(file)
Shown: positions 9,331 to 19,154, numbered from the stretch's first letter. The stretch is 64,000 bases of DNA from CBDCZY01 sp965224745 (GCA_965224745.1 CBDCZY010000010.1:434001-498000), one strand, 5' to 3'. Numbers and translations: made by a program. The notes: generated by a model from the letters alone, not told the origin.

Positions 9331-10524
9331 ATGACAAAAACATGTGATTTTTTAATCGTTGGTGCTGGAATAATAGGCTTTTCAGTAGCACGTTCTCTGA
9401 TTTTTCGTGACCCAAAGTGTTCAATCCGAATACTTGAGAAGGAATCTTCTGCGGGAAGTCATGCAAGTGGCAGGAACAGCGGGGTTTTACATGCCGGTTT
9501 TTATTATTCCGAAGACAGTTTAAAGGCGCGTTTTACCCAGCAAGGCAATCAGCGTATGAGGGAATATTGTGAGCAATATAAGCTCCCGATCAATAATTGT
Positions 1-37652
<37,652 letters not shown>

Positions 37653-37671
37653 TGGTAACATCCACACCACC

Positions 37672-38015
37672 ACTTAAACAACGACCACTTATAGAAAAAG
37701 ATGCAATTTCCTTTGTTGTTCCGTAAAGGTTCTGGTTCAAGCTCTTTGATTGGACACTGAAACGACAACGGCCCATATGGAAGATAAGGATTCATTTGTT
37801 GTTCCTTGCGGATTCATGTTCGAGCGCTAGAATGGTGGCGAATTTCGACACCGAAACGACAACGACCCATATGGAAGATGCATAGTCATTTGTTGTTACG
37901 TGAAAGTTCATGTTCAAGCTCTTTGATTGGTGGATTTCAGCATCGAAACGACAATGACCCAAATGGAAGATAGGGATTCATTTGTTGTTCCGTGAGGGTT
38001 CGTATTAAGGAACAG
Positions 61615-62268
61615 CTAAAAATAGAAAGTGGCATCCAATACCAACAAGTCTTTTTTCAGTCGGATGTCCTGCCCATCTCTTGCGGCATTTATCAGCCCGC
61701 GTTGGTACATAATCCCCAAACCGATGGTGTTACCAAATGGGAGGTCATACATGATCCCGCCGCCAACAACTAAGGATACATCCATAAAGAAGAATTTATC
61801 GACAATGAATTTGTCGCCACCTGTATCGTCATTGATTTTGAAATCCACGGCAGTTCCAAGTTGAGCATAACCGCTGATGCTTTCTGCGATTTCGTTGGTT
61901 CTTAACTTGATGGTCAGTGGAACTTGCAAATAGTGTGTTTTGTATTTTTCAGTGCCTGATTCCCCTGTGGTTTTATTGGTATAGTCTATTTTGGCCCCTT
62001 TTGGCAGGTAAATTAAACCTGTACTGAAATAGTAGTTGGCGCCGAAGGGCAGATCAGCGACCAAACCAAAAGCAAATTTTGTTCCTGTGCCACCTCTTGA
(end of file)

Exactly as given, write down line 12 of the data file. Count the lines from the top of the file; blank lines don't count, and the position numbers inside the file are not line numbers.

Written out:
37701 ATGCAATTTCCTTTGTTGTTCCGTAAAGGTTCTGGTTCAAGCTCTTTGATTGGACACTGAAACGACAACGGCCCATATGGAAGATAAGGATTCATTTGTT